Further, why would this new hand-picked board be better than what we have? These proposed bylaws list 6 people as At-Large Directors with 3 alternates. Two of the six and one alternate have already bowed out, showing poor judgement on the part of those choosing these board members. A third bowed out and then reconsidered and may bow out again. This indicates that this new board would be very unstable. The qualifications of those named do not contrast favorably with members of our current National Board. If anything, they are less qualified. They are certainly less committed. Except for Heidi Bogosian, who removed herself from consideration, none of them have any known relationship to any Pacifica station. Do you put a $100 million foundation in the hands of unknown and possibly unqualified people?
The proponents of these new bylaws criticize Pacifica governance but have not put together a coherent plan as to what they would do to repair the Foundation, although in the past their plan was to stabilize the Foundation by selling our most valuable asset – the WBAI, New York, radio license. Does it make sense to lose a station in the most important media mecca of the country, if not the world? As mentioned earlier, the proposed board members haven’t put forward a plan, either. Are we supposed to vote in favor of this change on faith alone?
What has the current governance structure done to improve the Foundation?
Contrary to the opinion of some, the local boards and the Pacifica National Board have been very functional. NOT dysfunctional.
Let’s list some of the things the National Board has done in the last 3 years:
1) Avoided bankruptcy.
2) Resolved a debt of over $5 million with the Empire State Building Realty Trust by carefully negotiating a $3.7 million settlement. This settlement saved Pacifica at least $1.9 million according to the negotiator.
3) Secured a loan to pay off the settlement at an interest rate of under 8% which was less than the interest of 9% being charged by Empire State.
4) Straightened out problems with our Pension Plans mainly due to poor record keeping dating back to the 1990s. This was a monumental undertaking that has been concluded successfully.
5) Adopted resolutions limiting corporate underwriting.
6) Wrote and approved a comprehensive Employee Handbook.
7) Adopted policy for the evaluation of programming at all of our stations.
8) Adopted policy forwarding the production and distribution of voter education and empowerment programming that will be shared by all our stations and affiliates in English and in Spanish.
9) Weathered the shutdown of WBAI, our New York station, illegally perpetrated by an iED and a few rogue Board Members without a majority of the Board being informed or giving consent.
10) Resolved to earmark at least 50% of any windfall income to the Pacifica Foundation to pay off the principal of the settlement loan. As Pacifica was the recipient of over $1.5 million in bequests in 2019 it is very possible that the debt can be reduced significantly.
11) Been working to resolve problems delaying our annual Audits which are very close to completion, etc., etc.
What should Pacifica Governance do to improve the Foundation?
To quote Jeff McHugh of RadioInk, “Great AM/FM radio with memorable personalities will survive. Like other entertainment industries, the CEOs and VPs who oversee mediocre content will face the chopping block as their ratings and revenue underperform. Evolution will bring new leaders who put product first.”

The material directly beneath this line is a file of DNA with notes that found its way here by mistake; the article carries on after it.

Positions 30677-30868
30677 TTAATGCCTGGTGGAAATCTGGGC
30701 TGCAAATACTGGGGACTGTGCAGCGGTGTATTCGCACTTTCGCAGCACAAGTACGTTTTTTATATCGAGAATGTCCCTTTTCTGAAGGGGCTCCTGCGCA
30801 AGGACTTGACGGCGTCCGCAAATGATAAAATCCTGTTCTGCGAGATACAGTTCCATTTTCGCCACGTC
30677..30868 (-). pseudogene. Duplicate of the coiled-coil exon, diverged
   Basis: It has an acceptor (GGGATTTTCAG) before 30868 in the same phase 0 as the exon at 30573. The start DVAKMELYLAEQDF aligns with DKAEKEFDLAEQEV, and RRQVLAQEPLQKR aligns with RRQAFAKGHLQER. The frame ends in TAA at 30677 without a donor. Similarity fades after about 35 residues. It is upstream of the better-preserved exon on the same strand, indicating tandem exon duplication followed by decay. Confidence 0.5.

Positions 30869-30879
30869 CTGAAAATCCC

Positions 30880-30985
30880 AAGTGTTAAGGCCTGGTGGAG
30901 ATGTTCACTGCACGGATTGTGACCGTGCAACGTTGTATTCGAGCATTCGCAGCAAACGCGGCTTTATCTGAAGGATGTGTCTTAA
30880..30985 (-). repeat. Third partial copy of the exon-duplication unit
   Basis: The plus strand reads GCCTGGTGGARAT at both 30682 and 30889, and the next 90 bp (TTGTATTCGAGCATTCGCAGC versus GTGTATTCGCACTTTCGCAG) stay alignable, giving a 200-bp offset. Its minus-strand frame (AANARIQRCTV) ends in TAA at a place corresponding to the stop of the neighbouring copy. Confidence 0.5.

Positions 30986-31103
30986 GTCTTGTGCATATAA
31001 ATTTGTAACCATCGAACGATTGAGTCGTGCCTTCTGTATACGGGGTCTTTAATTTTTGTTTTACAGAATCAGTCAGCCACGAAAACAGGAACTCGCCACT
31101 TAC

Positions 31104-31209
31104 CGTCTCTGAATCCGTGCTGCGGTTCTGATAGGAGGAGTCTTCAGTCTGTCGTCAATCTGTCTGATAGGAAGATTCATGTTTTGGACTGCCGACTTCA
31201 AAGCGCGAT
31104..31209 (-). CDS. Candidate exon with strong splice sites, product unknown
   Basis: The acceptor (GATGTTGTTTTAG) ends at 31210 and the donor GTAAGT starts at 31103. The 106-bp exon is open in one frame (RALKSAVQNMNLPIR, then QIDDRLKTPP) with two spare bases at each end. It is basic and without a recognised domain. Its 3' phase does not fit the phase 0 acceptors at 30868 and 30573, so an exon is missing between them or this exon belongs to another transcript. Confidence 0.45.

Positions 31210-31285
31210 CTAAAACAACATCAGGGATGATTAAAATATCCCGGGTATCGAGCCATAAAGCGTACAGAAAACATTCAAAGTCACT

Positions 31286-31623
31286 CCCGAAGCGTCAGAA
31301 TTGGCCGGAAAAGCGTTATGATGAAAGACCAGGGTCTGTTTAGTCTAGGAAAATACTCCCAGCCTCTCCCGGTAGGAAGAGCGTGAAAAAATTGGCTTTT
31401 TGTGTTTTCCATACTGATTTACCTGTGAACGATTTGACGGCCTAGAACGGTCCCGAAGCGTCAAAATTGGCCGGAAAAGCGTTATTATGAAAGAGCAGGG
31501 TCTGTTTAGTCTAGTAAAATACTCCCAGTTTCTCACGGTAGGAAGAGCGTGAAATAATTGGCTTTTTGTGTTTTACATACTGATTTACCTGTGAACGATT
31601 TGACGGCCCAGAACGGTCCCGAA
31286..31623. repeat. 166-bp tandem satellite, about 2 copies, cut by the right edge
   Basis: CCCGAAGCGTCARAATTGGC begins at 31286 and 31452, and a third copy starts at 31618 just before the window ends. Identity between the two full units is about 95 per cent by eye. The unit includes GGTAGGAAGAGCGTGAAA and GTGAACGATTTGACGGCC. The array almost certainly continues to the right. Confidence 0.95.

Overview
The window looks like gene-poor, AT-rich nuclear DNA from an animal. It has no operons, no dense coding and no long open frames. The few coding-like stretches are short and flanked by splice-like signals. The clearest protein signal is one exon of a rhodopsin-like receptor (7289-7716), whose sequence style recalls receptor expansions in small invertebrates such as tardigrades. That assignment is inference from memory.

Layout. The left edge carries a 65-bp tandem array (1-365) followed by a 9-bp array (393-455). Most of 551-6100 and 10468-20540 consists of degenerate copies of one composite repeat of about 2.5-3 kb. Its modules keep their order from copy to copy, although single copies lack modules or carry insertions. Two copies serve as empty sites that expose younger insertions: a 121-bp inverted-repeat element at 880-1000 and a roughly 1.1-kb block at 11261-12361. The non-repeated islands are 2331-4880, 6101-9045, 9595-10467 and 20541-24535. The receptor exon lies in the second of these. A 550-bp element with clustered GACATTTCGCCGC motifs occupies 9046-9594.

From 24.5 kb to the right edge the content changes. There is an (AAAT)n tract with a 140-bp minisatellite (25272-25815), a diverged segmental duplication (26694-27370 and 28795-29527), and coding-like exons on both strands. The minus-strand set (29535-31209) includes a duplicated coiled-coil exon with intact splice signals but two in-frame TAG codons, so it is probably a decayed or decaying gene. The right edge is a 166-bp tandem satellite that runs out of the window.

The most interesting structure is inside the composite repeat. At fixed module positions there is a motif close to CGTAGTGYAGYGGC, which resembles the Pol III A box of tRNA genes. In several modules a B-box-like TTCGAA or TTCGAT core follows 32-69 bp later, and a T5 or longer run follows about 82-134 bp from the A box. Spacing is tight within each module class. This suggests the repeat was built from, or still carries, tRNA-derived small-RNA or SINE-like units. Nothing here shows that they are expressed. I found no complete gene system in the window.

Here’s a plan to improve KPFK and our other Pacifica stations:
1) Improve programming as the first priority so that it sounds better and is more compelling and interesting.
2) Ensure that all of our stations become multi-media outlets utilizing the internet and social media to expand our reach, improve our visibility and increase our income.
3) Partner with other media outlets such as online news sites like the LA Progressive and the Orange County Weekly to share resources, add more local news and enhance our programming.
4) Invest in market research and ensure that our managers are accountable to our communities and that our programming addresses the needs and interests of its current and potential listeners.
5) Institute best practices so that all staff and programs are evaluated on a regular basis.
6) Trim expenses carefully so that we have realistic, balanced budgets.
7) Begin immediately to refinance the $3.1 million remaining on the settlement loan, while doing all possible to reduce the principal.
8) Investigate and eliminate any impediments to timely financial reports and ensure that our annual Audits are up to date so that we are eligible for Corporation for Public Broadcast funding and other grants.
9) Prioritize grant and major donor funding efforts.
There is no deus ex machina, no magic bullet – just simple, efficient management and governance. This is the path we have been following for the last 3 years!
Pacifica has been at least partially democratic since it’s inception. This has been a plus, not a minus. It is doubtful that Pacifica would still exist had it not included community members in its decision making. Just about every other radio station in this country has bowed to the pressure of the powers that be and has diminished coverage of controversial issues. It’s mostly bland and homogenized.
For example, every General Manager I’ve spoken with has been enthusiastic about accepting corporate underwriting. Time and time again it’s been our pesky boards that have prevented corporate funding. The idea of a sale or swap of one or more of our stations has come up again and again. But listeners and members have prevented the looting of this precious legacy. Democracy has benefited Pacifica, not harmed it. The longevity of Pacifica alone proves that point.
For more info see: https://pacificafightback.org/
Grace Aaron, current Pacifica National Board Director from KPFK, Board Secretary Pro Tem, National Board Director in 2008 and 2009, interim Executive Director in 2009 and for 1 month in 2019.
Disclaimer: The views opinions and plans expressed here are my own and do not necessarily reflect the views of other Board Members, Pacifica management or the management or staff of any Pacifica station.